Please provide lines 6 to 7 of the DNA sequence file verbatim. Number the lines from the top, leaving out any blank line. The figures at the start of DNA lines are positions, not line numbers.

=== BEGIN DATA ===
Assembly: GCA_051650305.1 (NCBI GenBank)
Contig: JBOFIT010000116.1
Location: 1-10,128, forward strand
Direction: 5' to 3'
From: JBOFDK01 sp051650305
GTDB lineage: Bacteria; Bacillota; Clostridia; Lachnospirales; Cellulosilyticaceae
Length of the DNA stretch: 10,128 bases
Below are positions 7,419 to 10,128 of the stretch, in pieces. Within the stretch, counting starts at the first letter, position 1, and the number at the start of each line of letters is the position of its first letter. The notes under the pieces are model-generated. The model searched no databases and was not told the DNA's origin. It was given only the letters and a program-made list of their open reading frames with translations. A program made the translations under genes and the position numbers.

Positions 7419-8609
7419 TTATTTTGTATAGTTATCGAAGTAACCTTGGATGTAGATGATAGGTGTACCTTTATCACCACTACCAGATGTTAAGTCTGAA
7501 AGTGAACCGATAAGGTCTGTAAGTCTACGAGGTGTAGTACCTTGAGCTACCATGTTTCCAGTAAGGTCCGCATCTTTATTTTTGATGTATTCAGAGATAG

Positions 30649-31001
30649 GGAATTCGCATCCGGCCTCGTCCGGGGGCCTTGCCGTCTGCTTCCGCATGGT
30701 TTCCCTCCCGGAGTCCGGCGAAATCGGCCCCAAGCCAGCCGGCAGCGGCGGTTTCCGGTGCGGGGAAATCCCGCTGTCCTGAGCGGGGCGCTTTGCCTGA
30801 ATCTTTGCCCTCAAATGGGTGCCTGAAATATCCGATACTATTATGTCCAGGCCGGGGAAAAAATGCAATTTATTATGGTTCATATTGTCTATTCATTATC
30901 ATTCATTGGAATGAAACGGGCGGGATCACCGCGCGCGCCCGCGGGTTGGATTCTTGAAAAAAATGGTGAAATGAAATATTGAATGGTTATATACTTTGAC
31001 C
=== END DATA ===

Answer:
GTDB lineage: Bacteria; Bacillota; Clostridia; Lachnospirales; Cellulosilyticaceae
Length of the DNA stretch: 10,128 bases